As we continue talking about kitchen knives, we take a look at selecting, buying and using them.
Whether you buy a knife set or individual knives, take time to examine what you intend to buy. Are the handles secure? Is there a brand name stamped on it? Are there any marks, stains or scratches on the blade?
Make sure you hold the knife in your hand. How does it feel? Is it comfortable? Does it feel like your hand if wet might slip? Does the edge feel sharp? Does it look even all along its length? Is it straight if you sight along it from the handle? Will it work for what you want to use it? If you have big hands like me, do your knuckles clear the table if the blade’s heel is against the cutting board? If not, you may want to look at a knife with a taller blade. Your chef’s knife should be like an extension of your hand. The handle should be thick enough you can grip it comfortably without your fingers reaching all the way around and touching the heel of your palm.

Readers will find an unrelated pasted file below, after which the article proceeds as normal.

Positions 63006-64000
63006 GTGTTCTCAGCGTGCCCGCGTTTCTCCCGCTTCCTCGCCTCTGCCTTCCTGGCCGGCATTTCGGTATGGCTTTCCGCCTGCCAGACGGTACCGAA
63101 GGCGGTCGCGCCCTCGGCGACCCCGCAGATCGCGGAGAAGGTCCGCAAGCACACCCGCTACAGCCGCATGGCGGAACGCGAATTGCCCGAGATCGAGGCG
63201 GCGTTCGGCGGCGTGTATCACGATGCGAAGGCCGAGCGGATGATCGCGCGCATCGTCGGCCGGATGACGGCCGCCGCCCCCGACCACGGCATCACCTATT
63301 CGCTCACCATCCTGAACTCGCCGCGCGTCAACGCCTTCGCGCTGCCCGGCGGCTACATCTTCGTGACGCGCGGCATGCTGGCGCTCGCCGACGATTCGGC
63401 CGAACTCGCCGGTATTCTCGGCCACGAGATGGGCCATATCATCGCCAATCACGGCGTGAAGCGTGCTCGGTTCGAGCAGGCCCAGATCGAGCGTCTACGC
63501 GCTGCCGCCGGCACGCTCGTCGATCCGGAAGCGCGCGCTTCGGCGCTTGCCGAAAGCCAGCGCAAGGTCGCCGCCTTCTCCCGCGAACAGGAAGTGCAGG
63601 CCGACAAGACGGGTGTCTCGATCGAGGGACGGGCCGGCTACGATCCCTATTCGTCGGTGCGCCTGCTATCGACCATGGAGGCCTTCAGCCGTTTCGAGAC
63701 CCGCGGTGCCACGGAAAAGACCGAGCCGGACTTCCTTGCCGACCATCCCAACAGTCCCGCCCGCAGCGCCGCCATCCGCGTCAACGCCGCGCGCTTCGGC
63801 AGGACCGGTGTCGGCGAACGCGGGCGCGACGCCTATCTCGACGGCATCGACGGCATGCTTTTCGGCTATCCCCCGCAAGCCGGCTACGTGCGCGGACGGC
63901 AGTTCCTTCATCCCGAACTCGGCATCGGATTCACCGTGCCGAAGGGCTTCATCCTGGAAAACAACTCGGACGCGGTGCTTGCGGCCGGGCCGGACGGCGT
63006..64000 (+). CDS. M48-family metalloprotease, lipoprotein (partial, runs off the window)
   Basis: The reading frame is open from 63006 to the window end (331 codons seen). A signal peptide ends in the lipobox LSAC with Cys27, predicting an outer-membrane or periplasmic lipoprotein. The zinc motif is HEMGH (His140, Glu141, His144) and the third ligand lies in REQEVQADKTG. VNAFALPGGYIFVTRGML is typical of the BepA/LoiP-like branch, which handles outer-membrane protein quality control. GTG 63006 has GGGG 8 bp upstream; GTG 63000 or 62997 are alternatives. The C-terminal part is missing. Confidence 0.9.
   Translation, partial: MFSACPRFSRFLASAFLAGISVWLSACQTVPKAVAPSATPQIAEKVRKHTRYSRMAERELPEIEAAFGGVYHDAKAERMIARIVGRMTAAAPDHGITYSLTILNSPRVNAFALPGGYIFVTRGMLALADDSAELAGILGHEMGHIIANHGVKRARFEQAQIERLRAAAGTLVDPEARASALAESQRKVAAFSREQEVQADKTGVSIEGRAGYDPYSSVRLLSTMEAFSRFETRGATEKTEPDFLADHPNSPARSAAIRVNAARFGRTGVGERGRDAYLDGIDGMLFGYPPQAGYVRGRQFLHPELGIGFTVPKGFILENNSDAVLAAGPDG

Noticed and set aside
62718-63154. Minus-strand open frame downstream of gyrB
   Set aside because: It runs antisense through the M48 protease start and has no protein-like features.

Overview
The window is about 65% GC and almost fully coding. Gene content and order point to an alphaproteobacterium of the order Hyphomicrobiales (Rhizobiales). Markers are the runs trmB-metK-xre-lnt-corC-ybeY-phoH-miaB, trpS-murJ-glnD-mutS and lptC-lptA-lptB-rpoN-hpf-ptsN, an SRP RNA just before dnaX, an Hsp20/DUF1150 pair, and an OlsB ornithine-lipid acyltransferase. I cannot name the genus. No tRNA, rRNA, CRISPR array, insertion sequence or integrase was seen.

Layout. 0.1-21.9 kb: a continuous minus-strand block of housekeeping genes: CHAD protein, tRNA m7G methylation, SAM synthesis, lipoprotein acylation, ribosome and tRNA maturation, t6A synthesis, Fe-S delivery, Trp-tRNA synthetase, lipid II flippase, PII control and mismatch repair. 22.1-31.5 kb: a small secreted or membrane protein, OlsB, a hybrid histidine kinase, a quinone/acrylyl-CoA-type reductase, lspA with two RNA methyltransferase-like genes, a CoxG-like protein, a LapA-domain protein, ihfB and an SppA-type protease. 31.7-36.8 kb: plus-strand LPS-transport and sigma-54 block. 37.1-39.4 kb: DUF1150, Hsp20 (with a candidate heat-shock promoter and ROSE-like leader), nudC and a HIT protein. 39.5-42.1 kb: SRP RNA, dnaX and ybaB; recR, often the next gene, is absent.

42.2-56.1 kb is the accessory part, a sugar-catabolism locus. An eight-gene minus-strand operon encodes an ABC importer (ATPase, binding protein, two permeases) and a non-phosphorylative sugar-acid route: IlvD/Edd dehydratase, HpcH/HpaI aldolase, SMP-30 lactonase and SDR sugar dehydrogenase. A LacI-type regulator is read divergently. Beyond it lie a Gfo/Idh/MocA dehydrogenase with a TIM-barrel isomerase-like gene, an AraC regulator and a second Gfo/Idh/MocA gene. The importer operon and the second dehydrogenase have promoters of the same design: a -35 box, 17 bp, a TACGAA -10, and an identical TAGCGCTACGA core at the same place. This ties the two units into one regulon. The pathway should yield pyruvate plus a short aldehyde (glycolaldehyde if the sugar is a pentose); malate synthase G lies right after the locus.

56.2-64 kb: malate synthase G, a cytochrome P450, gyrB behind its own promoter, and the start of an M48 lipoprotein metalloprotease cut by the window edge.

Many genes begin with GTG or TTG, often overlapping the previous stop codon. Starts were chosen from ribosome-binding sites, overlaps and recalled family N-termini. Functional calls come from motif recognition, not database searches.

Is the knife balanced? Hold the knife suspended between your thumb and forefinger at the widest part of the blade next to the handle. It should not move much. If it tilts handle down, the knife is not balanced and the handle is too heavy, which might make it hard to hold for a lengthy time. Also, the blade might be too flimsy for your needs. If it tilts handle up, it will become too heavy to hold for very long. The knife, as a whole, should not be too heavy. Most cooks prefer lighter knives that don’t become tiring to use.
Correct holding posture. We tend to hold a chef’s knife like a sword, with our whole hand wrapped around the handle, safely well back from the blade. However, the correct way to hold it is with the thumb and forefinger pinching the top of the back of the blade and your other three fingers curled around the handle just behind the bolster. This offers the most control. Most cutting and chopping should be done on the back end of the blade just in front of the heel, in other words as close to your hand as possible.